The economic trauma in the West is merely part of a painful but healthy rebalancing of the world economy
By Steven Ooi
Full-time English/GP tutor
For enquiries, click ‘About the Tutor/ Testimonials’ above
In recent years, there has been a pall over financial markets and economic reports because of the massive financial difficulties that have beset two juggernauts of the world economy: the United States and Europe.
Europe is mired in a government debt crisis that has seen Portugal, Ireland and Greece receive bailouts, while the governments of Spain and Italy have teetered on the edge of financial collapse. The US government is in debt to the tune of over US$16 trillion and the country is facing a “fiscal cliff” at the end of this year when the Bush-era tax cuts will expire and deep government spending cuts agreed between the two main political parties will take effect, which threaten to plunge the weak US economy into recession.
While the headlines and the world’s attention are focused on the gloom and doom coming out of the West, something interesting is happening in Asia: emerging nations like Indonesia and the Philippines are seeing strong economic growth of over 6%. China, despite the strong headwinds from dwindling export demand from the US and Europe, is still growing at over 7.5%.
Furthermore, the governments of these Asian countries are mostly in a very sound fiscal position and are able to spend to stimulate their economies in order to offset the effects of slowing export demand from the West and maintain healthy economic growth. China, for instance, has just announced a RMB1 trillion (US$158 b) package of infrastructure projects.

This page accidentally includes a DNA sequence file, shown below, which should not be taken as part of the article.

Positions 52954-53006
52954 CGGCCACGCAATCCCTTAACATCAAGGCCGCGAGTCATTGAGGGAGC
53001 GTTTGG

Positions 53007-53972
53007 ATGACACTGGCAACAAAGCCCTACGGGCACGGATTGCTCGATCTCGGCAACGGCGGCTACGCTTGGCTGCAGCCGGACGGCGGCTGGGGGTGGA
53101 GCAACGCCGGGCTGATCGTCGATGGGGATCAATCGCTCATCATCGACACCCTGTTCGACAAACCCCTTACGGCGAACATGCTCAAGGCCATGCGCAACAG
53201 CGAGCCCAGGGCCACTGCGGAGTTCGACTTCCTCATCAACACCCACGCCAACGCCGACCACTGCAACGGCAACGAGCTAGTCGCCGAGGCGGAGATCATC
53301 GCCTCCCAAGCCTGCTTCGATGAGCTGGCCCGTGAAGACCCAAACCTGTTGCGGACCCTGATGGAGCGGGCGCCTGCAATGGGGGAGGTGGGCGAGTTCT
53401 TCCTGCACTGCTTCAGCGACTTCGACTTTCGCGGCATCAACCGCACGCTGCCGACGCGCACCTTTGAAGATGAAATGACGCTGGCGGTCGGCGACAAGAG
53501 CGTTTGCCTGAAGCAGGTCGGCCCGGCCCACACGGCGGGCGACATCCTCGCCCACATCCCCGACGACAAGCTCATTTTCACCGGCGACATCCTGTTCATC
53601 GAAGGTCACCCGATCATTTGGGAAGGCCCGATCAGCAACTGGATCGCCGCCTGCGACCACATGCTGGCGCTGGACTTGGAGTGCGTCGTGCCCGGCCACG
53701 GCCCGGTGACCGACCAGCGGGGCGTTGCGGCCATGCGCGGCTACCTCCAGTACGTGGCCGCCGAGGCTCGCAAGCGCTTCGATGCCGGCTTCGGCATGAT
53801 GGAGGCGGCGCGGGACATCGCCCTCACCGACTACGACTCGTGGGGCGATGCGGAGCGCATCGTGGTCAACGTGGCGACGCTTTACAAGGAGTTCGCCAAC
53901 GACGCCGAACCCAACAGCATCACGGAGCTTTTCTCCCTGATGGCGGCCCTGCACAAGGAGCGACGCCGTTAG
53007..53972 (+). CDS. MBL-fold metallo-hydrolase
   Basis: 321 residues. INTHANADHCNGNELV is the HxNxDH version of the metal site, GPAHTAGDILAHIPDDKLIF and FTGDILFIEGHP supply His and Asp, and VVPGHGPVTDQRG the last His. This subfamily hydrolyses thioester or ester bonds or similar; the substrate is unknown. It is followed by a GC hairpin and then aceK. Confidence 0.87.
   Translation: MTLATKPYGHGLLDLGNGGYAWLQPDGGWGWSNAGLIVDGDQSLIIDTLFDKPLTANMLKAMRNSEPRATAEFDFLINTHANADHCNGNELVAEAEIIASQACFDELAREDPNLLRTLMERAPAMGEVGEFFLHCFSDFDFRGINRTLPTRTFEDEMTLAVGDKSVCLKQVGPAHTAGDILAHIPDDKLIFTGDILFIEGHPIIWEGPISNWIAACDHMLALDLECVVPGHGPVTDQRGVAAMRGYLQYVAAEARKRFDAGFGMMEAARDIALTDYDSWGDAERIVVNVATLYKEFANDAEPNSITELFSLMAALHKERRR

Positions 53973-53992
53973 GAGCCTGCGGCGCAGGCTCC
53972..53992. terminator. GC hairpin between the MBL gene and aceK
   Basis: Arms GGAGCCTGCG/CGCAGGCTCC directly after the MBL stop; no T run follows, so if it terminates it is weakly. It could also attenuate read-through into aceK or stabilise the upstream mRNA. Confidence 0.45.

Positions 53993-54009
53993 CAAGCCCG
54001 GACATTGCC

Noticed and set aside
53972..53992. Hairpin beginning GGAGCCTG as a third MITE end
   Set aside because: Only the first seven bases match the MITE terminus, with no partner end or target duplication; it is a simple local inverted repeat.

Instead of viewing the recent economic headlines as all gloom and doom, could we not see what is happening as a healthy rebalancing of the world economy?
For decades now, the US has been running gargantuan current account deficits and European nations running gigantic budget deficits, while Asian exporters like China ran huge surpluses and propped up the Western nations by buying their government debt (ie lending them money so that their economies wouldn’t collapse and they could keep buying our products). Many Asian nations have been grossly overdependent on exports to the West for years.
In other words, Asian countries have been thrifty and hardworking so that we can save money to lend to profligate, self-indulgent, financially insolvent Western nations in order that they can keep buying our stuff. It’s like a shopkeeper who keeps on lending money to his heavily indebted customer so that the latter can continue to patronise his shop. The absurdity of this situation should not escape anyone with two brain cells, but somehow eminent economists and politicians have conspired to keep this farce going for years.
It should also have been obvious to anyone with two brain cells that this situation was unsustainable. And so it has proven.
I believe that the traumas and upheavals the world economy is witnessing now are, to a large extent, merely the painful, inevitable, and ultimately healthy unwinding of its massive imbalances accumulated over decades. The West will learn to be more thrifty, responsible and prudent. Asia will learn to depend more on its own consumers and enjoy life more instead of living so frugally in order to feed the overfed Western consumer. And life will go on. Perhaps this is food for thought for investors who have let the negative headlines frighten them excessively.
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